Eurovision 2019: Does UK have ANY chance to win Eurovision? Will Brexit affect UK’s entry?

The Eurovision Grand Final is on Saturday, May 18, when 26 countries will compete to win the crown and host next year’s contest. There are two semi-finals which whittle down more than 40 countries to just 26 in the grand final. On Saturday these 26 will sing, dance and put on a show to gain votes from around the world.

But can the UK win Eurovision?

There are several key factors which can be found in winning Eurovision songs according to a study from Dance Direct.

Analysing data from 2012 onwards Dance Direct found factors such as; language, gender, act size, dance-ability and politics can predict who will be this year’s Eurovision winner.

Winning indicators according to the data include:

  • Singing in an imaginary language – other than English and English-Native mix singing in a faux language holds the highest score
  • Singing in Serbian – which has historically scored higher than Italian
  • Being male – men place higher than women
  • Going solo – solo acts get a better position, compared to groups
  • Receiving points from Spain, The Netherlands, and Belgium – these countries are most likely to award their points to the eventual winner each year

Read More: Eurovision 2019: Theresa May to make Britain LOSE? Tory flop predicted

According to the data from Dance Direct, which is based on the past winners, the Netherlands’ Duncan Lawrence is outlined as the favourite for Eurovision 2019 with his original song, “Arcade” which fits most of the criteria.

This algorithm, when applied to the UK, predicted Michael Rice and his song Bigger Than Us will reach number 17 in the standings.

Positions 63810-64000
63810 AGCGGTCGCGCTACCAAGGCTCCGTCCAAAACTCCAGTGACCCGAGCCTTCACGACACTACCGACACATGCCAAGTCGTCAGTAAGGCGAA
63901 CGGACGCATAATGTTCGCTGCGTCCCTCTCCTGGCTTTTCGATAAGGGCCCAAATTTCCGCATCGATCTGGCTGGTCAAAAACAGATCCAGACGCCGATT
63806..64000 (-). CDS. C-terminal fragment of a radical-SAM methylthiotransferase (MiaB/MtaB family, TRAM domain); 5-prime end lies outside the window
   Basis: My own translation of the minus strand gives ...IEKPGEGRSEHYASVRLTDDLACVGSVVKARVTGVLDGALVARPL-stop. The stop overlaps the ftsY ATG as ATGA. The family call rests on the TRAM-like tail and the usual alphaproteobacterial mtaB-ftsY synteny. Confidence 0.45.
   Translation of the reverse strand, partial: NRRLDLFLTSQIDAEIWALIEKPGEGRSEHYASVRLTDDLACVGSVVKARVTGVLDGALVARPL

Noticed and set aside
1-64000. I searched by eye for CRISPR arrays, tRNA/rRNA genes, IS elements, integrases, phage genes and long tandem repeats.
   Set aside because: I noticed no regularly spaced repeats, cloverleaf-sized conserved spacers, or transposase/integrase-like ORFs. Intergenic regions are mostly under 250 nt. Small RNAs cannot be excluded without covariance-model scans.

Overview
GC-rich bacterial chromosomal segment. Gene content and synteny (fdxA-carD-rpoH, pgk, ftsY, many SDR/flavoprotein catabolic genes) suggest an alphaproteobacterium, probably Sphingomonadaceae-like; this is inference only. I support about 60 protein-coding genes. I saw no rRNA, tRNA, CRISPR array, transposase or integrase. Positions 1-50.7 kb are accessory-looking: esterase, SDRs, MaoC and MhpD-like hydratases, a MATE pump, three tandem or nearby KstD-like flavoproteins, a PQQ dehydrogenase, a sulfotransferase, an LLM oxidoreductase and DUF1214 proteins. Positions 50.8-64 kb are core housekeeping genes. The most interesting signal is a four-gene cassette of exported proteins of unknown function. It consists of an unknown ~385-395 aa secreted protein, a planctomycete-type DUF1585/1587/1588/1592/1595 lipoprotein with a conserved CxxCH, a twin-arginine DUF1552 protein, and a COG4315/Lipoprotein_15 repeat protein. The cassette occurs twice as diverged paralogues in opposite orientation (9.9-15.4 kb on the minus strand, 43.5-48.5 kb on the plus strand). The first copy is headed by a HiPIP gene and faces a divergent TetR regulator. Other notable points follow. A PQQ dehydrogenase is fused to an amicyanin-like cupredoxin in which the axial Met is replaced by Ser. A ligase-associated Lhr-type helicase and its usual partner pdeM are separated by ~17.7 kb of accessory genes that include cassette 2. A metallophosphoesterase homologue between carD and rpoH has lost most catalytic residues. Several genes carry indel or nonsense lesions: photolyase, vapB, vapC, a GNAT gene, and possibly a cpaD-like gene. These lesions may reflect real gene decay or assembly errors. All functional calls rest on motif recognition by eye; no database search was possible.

But has Brexit impacted how the UK is viewed at Eurovision?

Dr Steve McCabe, business researcher and economist at Birmingham City University told that with the ongoing debate and turmoil over Brexit, the UK may expect fewer votes at Eurovision this year.

Read More: Eurovision Australia live stream: How to watch Eurovision in Australia

Dr McCabe said: “Sadly, I suspect, after everything that has gone on with Brexit, I reckon that the UK will be likely to be given even fewer votes than usual.

“Therefore no chance of winning but, in Eurovision, you can expect the unexpected.

“Let’s face it, the fact it’s being held in Israel is one of the strange peculiarities of this contest!

“Whilst there should be no reason to believe that Brexit will have any effect, Eurovision is notorious for the desire of certain countries to vote in a way that appears a bias against the UK.

Read More: Eurovision 2019 UK song: Who is Michael Rice?

“The referendum of 2016 in which a majority of voters showed their wish to leave Europe has probably confirmed what a lot of Europeans always suspected, that many in the UK do not share the ideals of collaboration.

“As such, this year’s Eurovision will offer an opportunity for voters in other European countries to give us more ‘nil points’ than would be usual.”

Dr McCabe believes the UK would come in the lower quarter in the standings, and would “be amazed” if they finished any higher.

He continued: “As usual our entry is fine but there is certainly no wow or surprise factor that seems to be essential to be a winner in Eurovision.

“It’s impossible to get away from what seems at times to be the petty politics and mutual backscratching of Eurovision.

“And though winning the contest has nothing like the prestige that was attached to it a couple of generations ago – let’s not forget that the legendary pop group Abba effectively became mainstream by winning in 1974 with ‘Waterloo’ – there is no doubt that every act will give their all.

“Audiences watching Eurovision love a good show and appreciate acts that have a great song but have also worked on a strong visual performance.

“Daring to be really different or radical is always worth a go.

“After all, on Sunday morning no one remembers any of the acts anyway!”

The second Eurovision Semi Final is tonight at 8pm on BBC Four. 

The Eurovision grand final is on Saturday, May 18 from 8pm on BBC One. 

Source: Read Full Article